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New British strategy to crack down on returning jihadists - ASHARQ AL-AWSAT English Archive
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In this still taken from an Islamic State of Iraq and Syria (ISIS) video, an Islamist fighter (C), identified as Abu Muthana Al-Yemeni from Britain, speaks from an unknown location. (Reuters/Reuters TV)

In this still taken from an Islamic State of Iraq and Syria (ISIS) video, an Islamist fighter (C), identified as Abu Muthana Al-Yemeni from Britain, speaks from an unknown location. (Reuters/Reuters TV)

London, Asharq Al-Awsat—The British government is considering new measures to stop suspected British jihadists fighting in Syria and Iraq from returning back to the country, Prime Minister David Cameron said on Friday.

Under the new law, suspected fighters, including teenagers, could be barred from entering the UK for a period stretching between 1–2 years unless they agree to follow strict controls, Cameron announced in a speech delivered to the Australian parliament, where he is attending the G20 Summit.

Turmoil in the Middle East has raised concerns that homegrown jihadists fighting in Syria and Iraq may return to stage terrorist operations in Britain.

The country’s security services estimate that some 500 British nationals have traveled to Syria and Iraq to fight with the Islamic State of Iraq and Syria (ISIS). Around half of them are believed to have already returned home.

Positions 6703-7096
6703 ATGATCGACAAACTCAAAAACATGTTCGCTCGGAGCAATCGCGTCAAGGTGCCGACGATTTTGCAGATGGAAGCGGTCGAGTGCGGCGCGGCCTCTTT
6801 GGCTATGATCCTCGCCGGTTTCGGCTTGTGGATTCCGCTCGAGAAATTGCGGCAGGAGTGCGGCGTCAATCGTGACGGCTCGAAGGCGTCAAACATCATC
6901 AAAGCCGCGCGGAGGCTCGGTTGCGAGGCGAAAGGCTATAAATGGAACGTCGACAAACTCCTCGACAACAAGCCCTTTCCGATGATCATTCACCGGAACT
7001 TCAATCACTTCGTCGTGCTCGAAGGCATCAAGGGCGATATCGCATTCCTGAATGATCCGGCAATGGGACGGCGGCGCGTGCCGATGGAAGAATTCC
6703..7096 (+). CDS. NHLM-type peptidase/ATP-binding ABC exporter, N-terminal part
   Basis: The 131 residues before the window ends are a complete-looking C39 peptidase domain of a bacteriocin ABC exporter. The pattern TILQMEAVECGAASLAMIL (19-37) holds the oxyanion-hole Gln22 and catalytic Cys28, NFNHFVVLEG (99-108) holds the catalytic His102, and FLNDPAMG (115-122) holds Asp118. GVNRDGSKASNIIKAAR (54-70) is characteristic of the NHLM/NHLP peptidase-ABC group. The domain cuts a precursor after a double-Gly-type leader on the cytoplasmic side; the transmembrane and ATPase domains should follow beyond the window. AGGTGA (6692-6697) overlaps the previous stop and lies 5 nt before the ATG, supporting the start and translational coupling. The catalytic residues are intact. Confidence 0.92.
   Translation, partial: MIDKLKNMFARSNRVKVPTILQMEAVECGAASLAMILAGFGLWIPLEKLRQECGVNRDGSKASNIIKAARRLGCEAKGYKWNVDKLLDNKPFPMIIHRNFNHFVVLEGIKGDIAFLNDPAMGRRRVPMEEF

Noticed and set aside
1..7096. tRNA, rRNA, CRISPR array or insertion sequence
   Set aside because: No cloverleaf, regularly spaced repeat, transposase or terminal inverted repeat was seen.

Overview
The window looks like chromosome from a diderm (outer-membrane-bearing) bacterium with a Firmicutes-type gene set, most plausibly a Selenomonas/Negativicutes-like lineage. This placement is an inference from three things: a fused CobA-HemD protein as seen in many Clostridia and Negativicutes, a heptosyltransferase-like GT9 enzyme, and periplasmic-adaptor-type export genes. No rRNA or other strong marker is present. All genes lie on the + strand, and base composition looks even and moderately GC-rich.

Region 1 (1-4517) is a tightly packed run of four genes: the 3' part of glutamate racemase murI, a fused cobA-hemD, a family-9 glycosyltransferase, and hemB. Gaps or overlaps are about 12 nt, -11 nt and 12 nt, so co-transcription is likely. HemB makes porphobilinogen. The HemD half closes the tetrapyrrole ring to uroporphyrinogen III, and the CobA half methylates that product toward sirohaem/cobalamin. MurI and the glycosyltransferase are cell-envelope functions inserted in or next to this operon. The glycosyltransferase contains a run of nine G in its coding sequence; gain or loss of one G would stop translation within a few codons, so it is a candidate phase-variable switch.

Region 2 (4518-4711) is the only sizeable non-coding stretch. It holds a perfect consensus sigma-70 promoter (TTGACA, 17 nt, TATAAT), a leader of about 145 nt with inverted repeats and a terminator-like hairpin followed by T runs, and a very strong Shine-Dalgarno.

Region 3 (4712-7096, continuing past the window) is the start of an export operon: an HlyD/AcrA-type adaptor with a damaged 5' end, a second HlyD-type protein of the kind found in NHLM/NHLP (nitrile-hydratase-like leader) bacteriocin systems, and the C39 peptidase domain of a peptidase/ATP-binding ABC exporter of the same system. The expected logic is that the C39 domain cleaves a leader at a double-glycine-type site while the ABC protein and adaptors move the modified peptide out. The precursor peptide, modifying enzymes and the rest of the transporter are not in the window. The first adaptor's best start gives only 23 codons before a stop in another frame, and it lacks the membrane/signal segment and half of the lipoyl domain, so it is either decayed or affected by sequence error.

The proposed law is part of the government’s bid to crack down on the growing radicalization of British youth.

In comments to Asharq Al-Awsat, Scotland Yard spokesman Alan Crockford said protecting citizens against the risk of being dragged into Syria and other countries remained a priority for the country’s counterterrorism police.

He added that the British government and its allies were carrying out around 100 preventive extremism-related operations on a weekly basis.

More than half of these aimed to seek to direct individuals susceptible to extremism to attend de-radicalization programs providing them with multiple means of support, including offering them accommodation, education, work and mental health assessment.

Under the proposed law, it is expected that commercial airline companies will be required to provide the British authorities with lists of passengers’ names.

Companies who do not comply may risk facing a fine or being banned from landing in UK airports.

Meanwhile, the US government said it was sending 70 prosecutors to the Balkans, the Middle East and North Africa to “track down” jihadists returning from Syria, the French news agency AFP reported on Friday.

“These personnel will provide critical assistance to our allies in order to help prosecute those who return from the Syrian region bent on committing acts of terrorism,” US Attorney General Eric Holder told officials on Friday.

The prosecutors are tasked with sharing information and carrying out investigations in a bid “to ensure that the country has in place statutes that are consistent with the UN counterterrorism convention,” Holder said.